Beverly Glenn-Copeland, the Philadelphia-born multidisciplinary artist who has lived and worked for decades in Canada, is experiencing fame for the first time now at 76 years old. Glenn-Copeland, who for years identified as a lesbian woman before learning about transgender language and now identifies more accurately as a transgender man, is enjoying a new sense of fame and adoration thanks to the recent rediscovery of his nuanced 1986 electronic album, Keyboard Fantasies. New audiences are flocking to his work, which also includes writing he has done for kids shows like Sesame Street and Shiny Time Station and the records he released in the ‘70s and ‘80s. This week, on April 9, Glenn-Copeland will officially re-release his 1986 record, which, the artist says, originally came to him more as a transmission from above rather than an unearthing or physical labor.
“I’m one of those people that feels as though I get sent stuff from something other people might call a ‘higher power,”’ Glenn-Copeland says. “A vision from something very, very compassionate and also extremely wise in a way that you can think of as being universal.”
Glenn-Copeland, who says he believes all people are privy to transmissions of this sort, calls the phenomenon the “universal broadcasting system.” But don’t be confused; Glenn-Copeland isn’t sitting around his apartment with a tinfoil hat on waiting for some fictitious alien muse. Rather, as an artist, he simply remains open to the moment when an idea or a smack of creativity finds him. Then he takes advantage in beautiful ways.
“I have a bunch of friends, many of whom are artists,” Glenn-Copeland says. “They all say the same thing: yeah I practice the craft, I go in front of my paints and canvas, I work on things. But then there comes a time when something comes through me and I look at it and think okay that didn’t come from me.”
The musician recalls another story in which a writer friend of his got a flash of an idea for a new book. The writer fleshed out ideas for the characters, for the plot, for other major aspects of the book, but then, lacking time, put the idea in a drawer for later. A year passed and the writer friend was at a party and another writer friend of hers began to explain to her the exact same idea for a book, unprompted. It’s stories and anecdotes like these that confirms to Glenn-Copeland the idea of information sent and received by transmission. The muse is out there and the muse, the artist says, is what helped him write his 1986 album, which he recorded using early equipment like a Yamaha DX7 and a Roland TR-707.
“Keyboard Fantasies was definitely a transmission,” Glenn-Copeland says. “No doubt about that. When I look back at it, the things I was doing, I don’t know how I did that. One piece is so wild that I’m still trying to figure out what the last chords are.”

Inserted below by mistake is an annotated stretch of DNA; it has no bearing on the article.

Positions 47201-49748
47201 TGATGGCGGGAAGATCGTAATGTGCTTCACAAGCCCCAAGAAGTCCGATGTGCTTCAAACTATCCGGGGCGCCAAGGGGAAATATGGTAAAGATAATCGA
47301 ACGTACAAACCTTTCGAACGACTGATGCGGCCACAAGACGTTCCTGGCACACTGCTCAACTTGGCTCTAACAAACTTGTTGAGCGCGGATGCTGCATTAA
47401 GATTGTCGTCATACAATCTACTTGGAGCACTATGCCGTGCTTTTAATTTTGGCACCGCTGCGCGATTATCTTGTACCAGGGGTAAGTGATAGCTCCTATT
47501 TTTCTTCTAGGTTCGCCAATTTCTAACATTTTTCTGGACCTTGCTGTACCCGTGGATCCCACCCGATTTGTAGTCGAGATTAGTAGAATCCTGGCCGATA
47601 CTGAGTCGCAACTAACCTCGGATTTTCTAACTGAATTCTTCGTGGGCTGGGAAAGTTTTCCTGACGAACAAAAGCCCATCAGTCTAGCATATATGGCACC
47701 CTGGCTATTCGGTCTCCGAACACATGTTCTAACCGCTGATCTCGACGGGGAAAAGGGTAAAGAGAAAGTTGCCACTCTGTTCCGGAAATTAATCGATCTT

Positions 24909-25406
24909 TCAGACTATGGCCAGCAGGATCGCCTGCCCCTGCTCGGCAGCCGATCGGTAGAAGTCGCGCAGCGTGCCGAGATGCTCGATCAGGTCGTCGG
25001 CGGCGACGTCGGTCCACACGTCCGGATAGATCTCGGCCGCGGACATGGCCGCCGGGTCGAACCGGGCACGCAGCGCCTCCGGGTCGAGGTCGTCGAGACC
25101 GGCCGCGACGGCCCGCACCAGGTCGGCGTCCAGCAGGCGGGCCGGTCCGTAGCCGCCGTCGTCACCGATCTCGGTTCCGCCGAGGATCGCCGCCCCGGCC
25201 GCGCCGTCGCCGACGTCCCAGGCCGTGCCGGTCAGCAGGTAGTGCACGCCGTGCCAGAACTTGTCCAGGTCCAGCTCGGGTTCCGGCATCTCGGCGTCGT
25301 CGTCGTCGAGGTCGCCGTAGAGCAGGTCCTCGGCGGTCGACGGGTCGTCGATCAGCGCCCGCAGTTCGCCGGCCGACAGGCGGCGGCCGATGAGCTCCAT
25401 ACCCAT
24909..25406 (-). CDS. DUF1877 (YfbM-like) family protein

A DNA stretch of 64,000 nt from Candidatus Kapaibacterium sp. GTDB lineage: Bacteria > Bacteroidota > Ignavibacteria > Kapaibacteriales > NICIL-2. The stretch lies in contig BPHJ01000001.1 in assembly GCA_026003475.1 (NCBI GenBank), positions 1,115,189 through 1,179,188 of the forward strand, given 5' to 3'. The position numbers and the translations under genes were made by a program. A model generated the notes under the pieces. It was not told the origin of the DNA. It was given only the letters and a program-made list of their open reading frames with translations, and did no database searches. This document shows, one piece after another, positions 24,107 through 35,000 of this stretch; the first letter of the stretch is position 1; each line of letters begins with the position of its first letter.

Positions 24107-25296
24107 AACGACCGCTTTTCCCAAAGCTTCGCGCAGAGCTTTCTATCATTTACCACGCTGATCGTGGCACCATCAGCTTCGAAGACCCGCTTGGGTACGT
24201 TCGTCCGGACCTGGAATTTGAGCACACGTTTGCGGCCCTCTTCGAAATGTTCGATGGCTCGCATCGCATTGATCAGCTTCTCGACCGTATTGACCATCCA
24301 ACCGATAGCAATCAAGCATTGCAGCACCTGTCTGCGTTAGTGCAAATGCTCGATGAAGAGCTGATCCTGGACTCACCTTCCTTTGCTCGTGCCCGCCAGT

Glenn-Copeland, who grew up listening to his dad play classical piano ever since the age of three years old, absorbed the melodies and compositions from artists like Bach, Mahler and Brahms through his dads fingertips. His father would play piano for five hours a day after work. Later, Glenn-Copeland moved from the States to Canada at 17 years old to study music at McGill University. He studied 18th, 19th and early 20th century classical songwriting but eventually became disenchanted with the stuff and bought himself an acoustic guitar. He began to write songs as he listened to artists like Odetta and Bob Dylan.
“I’ve liked all the music I’ve ever heard,” Glenn-Copeland says, “from Boogie-Woogie to the latest dance music on the radio. I was really into Rodgers and Hammerstein. Music school was a wonderful experience in terms of the type of people and camaraderie. The professors were fabulous. Now, McGill is one of the finest music schools in the world. ”
In between strumming his six-string, Glenn-Copeland worked on kids television. The main show he worked with (for thirty years) was a Canadian program called, Mr. Dressup, which resembles the American show Mr. Rogers’ Neighborhood. Today, the artist still lives in Canada with his wife. And together, they’ve worked over the years to provide spaces, like a theater, for children and adults to learn about the world in safe, creative environments.
“Our attitude,” Glenn-Copeland says, “was that kids are way more capable than we give them credit for. They’re way more sensitive than we tend to treat them. They have an incredible ability to be very sophisticated in their understanding of things. If you don’t talk down to them and don’t write stuff that’s baby-fied, then they will feel welcome to it.”
For someone experiencing a great deal of new attention today, Glenn-Copeland does not seem upset or bitter that audiences took this long to find him. In fact, the musician is jovial. There’s compassion and sensitivity to his voice, an understanding that his life may have worked out just as it was supposed to. And he’s likely correct. Glenn-Copeland was able to live a rich, full and long life as an artist, work on some of the most indelible television shows and create a few now-beloved records, including Keyboard Fantasies, which is as melodic as it is rhythmic, timeless as it is a gem to discover. The album, which was given new life recently by a Japanese record collector, has rocketed Glenn-Copeland to the attention of many. But he isn’t mad that he’s not rich and famous. In fact, the wise artist says, it’s okay.
“They didn’t know what to do with me,” Glenn-Copeland says. “What I looked like and sounded like didn’t seem to match. Our industry likes clearly defined boundaries all around—‘This is folk, this is rhythm & blues, this is country.’ But now the world is crossing all kinds of boundaries, old definitions are falling away. Now people’s tastes have broadened incredibly. Now there’s a place on the shelf for Beverly Glenn-Copeland.”
Photo by Alex Sturrock